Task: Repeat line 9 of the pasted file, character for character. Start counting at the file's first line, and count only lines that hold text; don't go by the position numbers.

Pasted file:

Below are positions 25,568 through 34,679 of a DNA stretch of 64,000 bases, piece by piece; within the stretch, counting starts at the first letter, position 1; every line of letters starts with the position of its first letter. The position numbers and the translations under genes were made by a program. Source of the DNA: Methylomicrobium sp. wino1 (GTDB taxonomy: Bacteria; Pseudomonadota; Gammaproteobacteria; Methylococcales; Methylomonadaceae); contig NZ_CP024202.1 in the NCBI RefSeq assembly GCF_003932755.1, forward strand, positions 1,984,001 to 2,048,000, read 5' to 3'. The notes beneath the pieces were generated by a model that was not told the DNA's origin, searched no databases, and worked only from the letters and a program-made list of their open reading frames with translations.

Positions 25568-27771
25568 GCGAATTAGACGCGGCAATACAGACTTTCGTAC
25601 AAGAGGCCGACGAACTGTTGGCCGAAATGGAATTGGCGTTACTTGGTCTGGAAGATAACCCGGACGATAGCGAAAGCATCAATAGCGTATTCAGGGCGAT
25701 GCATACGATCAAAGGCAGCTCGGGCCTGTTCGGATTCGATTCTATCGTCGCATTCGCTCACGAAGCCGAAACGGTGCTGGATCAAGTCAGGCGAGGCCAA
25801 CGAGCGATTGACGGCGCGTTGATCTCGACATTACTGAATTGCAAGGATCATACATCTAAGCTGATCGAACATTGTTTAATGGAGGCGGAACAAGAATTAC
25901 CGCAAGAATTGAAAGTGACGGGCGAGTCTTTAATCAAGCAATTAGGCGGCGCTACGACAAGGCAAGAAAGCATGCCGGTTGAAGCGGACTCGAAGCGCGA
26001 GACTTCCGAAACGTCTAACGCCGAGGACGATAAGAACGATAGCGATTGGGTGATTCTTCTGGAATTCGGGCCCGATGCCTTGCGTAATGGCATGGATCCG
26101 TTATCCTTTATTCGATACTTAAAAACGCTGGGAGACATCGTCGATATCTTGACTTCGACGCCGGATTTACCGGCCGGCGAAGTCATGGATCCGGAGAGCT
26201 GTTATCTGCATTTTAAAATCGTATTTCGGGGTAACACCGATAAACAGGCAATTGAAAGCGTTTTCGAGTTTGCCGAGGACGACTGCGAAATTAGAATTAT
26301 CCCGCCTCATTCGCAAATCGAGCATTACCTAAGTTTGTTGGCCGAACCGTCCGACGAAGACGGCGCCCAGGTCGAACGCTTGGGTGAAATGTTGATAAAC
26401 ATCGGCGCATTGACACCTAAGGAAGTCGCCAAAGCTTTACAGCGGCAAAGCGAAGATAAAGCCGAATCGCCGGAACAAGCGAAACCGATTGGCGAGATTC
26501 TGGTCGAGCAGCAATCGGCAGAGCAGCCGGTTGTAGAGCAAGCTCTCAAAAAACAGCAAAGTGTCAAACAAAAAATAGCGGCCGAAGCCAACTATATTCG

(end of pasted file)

26101 TTATCCTTTATTCGATACTTAAAAACGCTGGGAGACATCGTCGATATCTTGACTTCGACGCCGGATTTACCGGCCGGCGAAGTCATGGATCCGGAGAGCT